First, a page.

Jerusalem

It’s complicated – Judaism, Jerusalem

Over half the world’s population can claim a religious link to an area walked through in either direction within 20 minutes.

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However rushing through it would be a mistake as there is so much to experience in the alley ways of the Old City of Jerusalem.


Full disclosure I am no religious scholar and never studied the Torah, the Bible or the Quran. Instead open source and eyes lead me through the city I first visited almost a generation ago. It was time to reacquaint this time during Holy week. Again I opted to lodge in the Arab East Jerusalem where my hotel budget would last longer and keep me closer to the gates of the Old city. Back in 1988 I recall teargas in the air and shuttered shops during the beginning of the first Intifada. Now the shop windows were filled with fashion and AFC (Arab Fried Chicken) fast food shops nearby Salah e-Din Street.


Passing through the grand gate Muslims call Damascus and Jews Nablus the bustling Arab vegetable market was in full swing. One shout louder than the other calling on shoppers with wares at competitive prices very likely the same way it was done centuries ago. At the bottom of the slope stood cart after cart filled with a fuzzy green fruit not recognizable to me. Almonds I was told which I had never seen in fresh state but just the pits out of a bag in dried or roasted form.


At Via Dolorosa a group of assault-rifle-at-the-ready IDF/Israeli police chatted whilst keeping an eye on the street and passersby. A few floors above a machine gun nest. The gate to the Armenian Church of St. Mary of agony stood open to worshipers. Outside a row of T-shirt shops an Arab shop keeper on a stool with a newspaper and by his side an Israeli soldier with an AK, a paradox.


The street swirled on under apartment overpasses and by shops with incense. A group of Jewish mothers and kids on their way to shul escorted by four guys packing 9 mm side arms. Kindergarten cops. A Palestinian teahouse/café advertising coffee better than Starbucks, this is obviously the tourist route. I bend my head and climb down the stairs into a cave like room. I am not there for the coffee but a Sahlab, a glass of steaming hot milk flavored by an orchid, a delicious Lebanese import for the winter which for me feels more like late spring. I ask Samih who just served me how life is. It is tough he acknowledges but what can you do? He continues to say that just a few weeks ago a Palestinian grandmother in her mid-fifties was shot dead nearby by Israeli security. It is there all the time just under the surface, the tension is palpable, and sometimes boil over resulting in death. I down the last drops of Saleh and thank him. Walking out I thought wow what a reality check but can’t get my head around how it have gotten this way and that the peace puzzle of the Middle East have no solution yet.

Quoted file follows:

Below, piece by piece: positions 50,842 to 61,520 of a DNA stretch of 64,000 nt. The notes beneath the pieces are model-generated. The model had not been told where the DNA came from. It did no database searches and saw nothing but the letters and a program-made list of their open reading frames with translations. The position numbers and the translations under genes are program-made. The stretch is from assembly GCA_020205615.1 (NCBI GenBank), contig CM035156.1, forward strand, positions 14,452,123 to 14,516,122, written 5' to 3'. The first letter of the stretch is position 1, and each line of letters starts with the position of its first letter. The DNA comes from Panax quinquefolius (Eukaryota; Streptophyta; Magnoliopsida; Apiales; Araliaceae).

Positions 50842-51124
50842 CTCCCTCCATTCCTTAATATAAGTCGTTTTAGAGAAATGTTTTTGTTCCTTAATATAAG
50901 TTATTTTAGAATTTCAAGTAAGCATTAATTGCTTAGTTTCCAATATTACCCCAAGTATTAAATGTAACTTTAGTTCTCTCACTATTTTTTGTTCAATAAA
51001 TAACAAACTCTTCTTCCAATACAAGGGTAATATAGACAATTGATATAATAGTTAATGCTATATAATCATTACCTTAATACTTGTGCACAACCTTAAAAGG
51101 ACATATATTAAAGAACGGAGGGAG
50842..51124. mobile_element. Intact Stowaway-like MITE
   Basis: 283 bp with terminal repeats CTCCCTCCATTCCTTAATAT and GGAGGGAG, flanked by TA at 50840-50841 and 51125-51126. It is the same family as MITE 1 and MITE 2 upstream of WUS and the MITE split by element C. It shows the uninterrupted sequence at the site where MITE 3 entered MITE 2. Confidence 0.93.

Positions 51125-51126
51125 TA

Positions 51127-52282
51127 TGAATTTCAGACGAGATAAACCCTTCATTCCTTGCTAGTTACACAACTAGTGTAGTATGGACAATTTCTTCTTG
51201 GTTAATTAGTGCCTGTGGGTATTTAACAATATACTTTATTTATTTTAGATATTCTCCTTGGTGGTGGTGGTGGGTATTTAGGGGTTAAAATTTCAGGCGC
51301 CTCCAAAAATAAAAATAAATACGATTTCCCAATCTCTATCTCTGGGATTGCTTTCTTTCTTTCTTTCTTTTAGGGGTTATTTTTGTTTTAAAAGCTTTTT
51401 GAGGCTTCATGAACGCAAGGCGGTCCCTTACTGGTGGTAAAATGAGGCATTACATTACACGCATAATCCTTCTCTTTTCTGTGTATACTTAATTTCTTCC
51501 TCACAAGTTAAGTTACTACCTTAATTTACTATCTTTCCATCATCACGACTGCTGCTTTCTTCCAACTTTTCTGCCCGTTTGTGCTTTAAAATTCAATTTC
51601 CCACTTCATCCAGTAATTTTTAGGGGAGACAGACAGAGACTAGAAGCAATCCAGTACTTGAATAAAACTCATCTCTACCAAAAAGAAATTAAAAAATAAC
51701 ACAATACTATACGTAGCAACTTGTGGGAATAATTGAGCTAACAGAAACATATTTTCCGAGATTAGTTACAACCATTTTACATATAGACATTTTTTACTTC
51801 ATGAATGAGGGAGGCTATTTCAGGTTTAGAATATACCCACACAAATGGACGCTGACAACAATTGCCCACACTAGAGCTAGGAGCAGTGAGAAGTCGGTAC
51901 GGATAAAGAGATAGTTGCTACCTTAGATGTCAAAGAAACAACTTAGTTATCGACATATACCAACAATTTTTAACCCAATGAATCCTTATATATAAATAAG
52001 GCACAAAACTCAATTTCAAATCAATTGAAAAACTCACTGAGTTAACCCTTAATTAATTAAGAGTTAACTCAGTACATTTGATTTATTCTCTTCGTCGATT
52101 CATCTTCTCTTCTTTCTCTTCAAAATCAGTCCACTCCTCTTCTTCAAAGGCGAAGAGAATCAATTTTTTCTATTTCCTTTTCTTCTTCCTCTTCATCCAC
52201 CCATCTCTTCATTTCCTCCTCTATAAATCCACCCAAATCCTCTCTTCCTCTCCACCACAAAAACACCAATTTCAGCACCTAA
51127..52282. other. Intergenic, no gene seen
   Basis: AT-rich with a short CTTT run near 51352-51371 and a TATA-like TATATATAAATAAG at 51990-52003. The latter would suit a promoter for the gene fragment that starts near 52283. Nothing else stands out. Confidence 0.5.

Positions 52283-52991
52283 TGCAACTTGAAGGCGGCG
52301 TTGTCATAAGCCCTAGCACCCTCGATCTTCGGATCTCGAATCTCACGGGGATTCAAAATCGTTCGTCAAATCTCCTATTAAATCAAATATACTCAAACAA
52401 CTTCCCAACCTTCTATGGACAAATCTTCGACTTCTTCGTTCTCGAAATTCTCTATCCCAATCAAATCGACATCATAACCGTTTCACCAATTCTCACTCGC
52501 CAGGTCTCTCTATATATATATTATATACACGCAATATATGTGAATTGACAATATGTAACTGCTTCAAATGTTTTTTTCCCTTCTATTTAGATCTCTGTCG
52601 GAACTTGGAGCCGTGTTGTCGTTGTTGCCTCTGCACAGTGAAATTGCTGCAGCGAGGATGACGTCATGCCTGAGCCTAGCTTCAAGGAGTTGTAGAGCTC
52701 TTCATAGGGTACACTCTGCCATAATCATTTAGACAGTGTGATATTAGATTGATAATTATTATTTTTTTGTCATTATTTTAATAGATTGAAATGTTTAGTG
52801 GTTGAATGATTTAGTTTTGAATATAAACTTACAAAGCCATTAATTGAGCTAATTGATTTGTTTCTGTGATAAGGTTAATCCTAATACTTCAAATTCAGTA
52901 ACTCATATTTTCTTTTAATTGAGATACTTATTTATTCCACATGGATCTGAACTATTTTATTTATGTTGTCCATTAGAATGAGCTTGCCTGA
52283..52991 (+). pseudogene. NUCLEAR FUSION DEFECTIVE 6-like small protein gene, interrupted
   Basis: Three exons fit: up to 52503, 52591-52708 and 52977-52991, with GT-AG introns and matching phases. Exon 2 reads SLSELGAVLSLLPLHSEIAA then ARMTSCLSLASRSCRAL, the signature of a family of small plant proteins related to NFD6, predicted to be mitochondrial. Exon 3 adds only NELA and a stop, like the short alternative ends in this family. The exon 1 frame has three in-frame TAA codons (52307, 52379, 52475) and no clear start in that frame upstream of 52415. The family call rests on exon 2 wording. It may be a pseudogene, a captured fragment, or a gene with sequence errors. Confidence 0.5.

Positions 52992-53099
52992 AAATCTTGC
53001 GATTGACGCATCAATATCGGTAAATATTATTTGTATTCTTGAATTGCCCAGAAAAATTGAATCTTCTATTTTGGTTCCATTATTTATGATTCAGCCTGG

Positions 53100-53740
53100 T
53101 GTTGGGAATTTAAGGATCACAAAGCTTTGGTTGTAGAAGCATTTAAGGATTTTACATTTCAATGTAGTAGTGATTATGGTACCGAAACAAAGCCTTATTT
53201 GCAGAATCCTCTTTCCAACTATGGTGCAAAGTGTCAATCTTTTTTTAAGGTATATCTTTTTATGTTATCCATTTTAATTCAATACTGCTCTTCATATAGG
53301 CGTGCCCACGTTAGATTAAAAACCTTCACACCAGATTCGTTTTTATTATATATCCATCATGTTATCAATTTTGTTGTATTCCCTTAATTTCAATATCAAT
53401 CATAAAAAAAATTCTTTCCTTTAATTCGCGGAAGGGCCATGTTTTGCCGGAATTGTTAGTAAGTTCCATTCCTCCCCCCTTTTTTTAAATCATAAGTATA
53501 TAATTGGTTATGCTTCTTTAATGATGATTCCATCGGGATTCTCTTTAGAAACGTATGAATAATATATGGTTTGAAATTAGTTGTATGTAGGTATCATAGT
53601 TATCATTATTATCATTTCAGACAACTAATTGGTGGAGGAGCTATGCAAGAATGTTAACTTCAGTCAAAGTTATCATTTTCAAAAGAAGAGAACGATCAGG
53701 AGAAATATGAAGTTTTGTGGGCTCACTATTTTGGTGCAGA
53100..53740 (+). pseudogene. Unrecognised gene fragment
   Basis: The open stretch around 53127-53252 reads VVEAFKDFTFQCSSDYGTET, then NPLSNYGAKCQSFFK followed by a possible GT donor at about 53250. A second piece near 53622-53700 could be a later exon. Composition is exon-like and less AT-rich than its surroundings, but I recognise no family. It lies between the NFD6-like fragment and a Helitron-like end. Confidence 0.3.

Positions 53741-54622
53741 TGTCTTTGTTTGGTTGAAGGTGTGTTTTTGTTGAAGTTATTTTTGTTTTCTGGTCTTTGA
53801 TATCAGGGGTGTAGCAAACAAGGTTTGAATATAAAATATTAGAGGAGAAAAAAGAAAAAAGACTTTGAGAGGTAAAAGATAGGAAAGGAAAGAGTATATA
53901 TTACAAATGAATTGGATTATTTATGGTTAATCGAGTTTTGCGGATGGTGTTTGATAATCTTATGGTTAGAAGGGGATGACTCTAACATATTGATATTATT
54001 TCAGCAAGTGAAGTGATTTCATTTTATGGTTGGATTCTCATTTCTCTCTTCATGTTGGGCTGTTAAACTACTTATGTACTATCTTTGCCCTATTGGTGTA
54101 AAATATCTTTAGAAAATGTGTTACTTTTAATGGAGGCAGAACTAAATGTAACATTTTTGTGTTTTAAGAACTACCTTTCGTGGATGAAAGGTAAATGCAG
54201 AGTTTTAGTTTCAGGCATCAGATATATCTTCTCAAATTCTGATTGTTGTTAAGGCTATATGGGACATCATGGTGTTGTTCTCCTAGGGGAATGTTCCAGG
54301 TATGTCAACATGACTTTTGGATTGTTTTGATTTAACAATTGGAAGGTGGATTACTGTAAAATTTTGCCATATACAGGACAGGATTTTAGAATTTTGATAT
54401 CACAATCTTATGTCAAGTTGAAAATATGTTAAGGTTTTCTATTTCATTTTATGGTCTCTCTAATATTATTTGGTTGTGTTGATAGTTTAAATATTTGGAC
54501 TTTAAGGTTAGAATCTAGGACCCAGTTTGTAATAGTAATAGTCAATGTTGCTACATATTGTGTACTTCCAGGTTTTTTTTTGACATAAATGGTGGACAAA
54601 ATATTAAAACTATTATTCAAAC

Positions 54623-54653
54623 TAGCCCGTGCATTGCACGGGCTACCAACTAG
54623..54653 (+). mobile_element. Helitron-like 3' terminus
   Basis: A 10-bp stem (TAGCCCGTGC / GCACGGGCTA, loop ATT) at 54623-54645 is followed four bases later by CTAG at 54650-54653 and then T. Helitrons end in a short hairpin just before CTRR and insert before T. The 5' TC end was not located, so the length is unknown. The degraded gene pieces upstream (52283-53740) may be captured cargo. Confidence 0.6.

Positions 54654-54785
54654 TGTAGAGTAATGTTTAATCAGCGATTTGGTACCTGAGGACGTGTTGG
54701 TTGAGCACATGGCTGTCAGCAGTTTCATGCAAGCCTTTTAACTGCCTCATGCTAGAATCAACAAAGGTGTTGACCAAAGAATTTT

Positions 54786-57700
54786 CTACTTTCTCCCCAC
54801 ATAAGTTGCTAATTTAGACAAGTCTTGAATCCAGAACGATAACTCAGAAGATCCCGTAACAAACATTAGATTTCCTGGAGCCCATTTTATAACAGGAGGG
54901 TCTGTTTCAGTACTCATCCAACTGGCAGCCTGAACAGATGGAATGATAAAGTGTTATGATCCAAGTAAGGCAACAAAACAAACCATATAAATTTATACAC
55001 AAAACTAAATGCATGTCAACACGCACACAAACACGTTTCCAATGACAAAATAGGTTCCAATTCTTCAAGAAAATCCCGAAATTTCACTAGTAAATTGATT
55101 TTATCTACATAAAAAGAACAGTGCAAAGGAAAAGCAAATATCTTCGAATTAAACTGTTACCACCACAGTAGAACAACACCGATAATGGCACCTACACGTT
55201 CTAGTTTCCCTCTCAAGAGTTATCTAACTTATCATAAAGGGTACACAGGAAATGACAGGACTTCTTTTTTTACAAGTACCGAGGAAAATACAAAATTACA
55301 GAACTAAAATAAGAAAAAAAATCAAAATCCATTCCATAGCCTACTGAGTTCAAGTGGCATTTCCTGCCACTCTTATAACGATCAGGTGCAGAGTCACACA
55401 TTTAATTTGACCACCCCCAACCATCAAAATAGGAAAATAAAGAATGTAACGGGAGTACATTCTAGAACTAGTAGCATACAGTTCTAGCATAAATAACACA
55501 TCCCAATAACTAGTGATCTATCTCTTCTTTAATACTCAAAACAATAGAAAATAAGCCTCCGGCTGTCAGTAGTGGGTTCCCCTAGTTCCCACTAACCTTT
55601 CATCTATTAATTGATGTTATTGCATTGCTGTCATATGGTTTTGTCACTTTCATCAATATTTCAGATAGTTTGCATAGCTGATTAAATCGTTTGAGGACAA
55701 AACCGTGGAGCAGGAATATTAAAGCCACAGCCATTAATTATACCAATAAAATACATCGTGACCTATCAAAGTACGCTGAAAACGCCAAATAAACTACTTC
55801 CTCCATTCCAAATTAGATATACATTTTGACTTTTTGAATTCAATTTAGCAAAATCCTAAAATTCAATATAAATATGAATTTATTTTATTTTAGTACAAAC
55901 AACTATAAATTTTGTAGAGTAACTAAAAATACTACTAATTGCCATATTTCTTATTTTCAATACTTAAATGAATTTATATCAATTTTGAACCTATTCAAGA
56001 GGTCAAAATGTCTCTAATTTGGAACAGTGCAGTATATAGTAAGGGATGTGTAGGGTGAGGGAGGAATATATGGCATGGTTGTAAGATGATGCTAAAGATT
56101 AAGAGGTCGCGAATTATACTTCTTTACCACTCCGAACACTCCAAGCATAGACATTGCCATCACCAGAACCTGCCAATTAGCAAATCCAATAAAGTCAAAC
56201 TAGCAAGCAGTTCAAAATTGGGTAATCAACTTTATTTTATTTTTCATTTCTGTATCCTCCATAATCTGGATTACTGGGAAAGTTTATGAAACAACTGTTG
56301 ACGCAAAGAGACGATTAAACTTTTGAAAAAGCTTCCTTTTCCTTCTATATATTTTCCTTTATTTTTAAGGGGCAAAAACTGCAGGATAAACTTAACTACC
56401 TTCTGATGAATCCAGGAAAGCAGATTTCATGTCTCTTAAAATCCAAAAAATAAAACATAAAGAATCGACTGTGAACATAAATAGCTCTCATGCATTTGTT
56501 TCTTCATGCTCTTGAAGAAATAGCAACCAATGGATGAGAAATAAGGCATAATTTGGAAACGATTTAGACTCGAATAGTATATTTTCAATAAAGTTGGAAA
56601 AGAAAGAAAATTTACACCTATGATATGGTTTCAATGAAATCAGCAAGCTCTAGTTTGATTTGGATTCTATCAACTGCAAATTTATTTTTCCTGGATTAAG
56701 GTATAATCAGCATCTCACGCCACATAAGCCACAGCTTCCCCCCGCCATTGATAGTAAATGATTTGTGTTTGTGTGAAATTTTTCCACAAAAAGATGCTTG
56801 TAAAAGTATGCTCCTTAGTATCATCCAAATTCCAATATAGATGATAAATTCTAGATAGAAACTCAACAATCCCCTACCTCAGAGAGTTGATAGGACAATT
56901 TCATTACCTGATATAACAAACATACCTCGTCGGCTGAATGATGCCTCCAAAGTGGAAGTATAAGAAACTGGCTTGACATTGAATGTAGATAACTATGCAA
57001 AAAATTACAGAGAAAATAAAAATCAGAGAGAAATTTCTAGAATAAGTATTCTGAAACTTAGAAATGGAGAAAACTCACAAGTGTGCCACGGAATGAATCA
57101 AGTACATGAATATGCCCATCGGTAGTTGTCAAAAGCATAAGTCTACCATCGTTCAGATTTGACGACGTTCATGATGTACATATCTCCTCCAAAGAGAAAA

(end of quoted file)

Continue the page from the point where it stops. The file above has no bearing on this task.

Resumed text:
At the end of the road a dark tunnel, a scanner and a metal detector. Polite security asks for everything on a tray. My workhorse always catches attention. “Nice camera” I hear and agree before getting my belt back on ready to continue towards the light at the end of the tunnel. So under an overcast sky I am s there at the plaza by the holiest site in Judaism, the Western wall. Ignoramuses like I have called it the Wailing Wall but not so if you are Jewish. This is a fascinating place the grand plaza and a slew of black coat clad men with wide brimmed hats make their way towards the tall big-block retaining wall to the second temple dating from the 2nd Century. Above it in the distance the Golden Dome of the Rock.


I’ll take in the scene for a while before following on down the slope and grab a loan kippah on the way. I’ll keep my distance from the worshippers out of respect but as there is some space walk up towards the wall to see the thousands of prayer notes stuck between the stones. A young man lifts a heavy silver clad Torah roll out of a wooden cabinet along the wall. He struggles and gets help by the adult men following him. They are not speaking Hebrew, but Spanish and it is the young man’s Bar-Mitzvah. I decide to “crush the party” and look on as the young man place the Torah on a table and unfold it to read a few verses whilst his Rabbi looks on and help out as needed with the pronunciation. Suddenly candy flies through the air and a dance around the table ensue. I don’t understand the ritual but enjoy the show. His mother shouts out from the other side of the fence and gives him a big hug and kiss from the women’s side of the separated wall. More readings and more candy before the Torah is rolled up and the boy goes with the Rabbi to the wall for prayer. I’ll leave them to it but feel culturally enriched as I walk around to see more.

For lunch I stop by Abu Shukri for a hummus, a falafel and some pickled veggies. With a belly full it is uphill through the touristy part of the Shuk (Suq) where I get more buying suggestions than I need. At the end of David Street the Tower of David fortress looms large before I head out the Jaffa Gate. It feels like I have arrived in a different country and in some ways I have, this is West Jerusalem the Jewish side of town. A pedestrian mall with wide walkways, western shops, filled restaurants and cafes, it is very different. At the e end an orthodox Jew dressed in hat and coat strums a guitar singing Bob Dylan tunes and even Pink Floyds “Another brick in the wall”.


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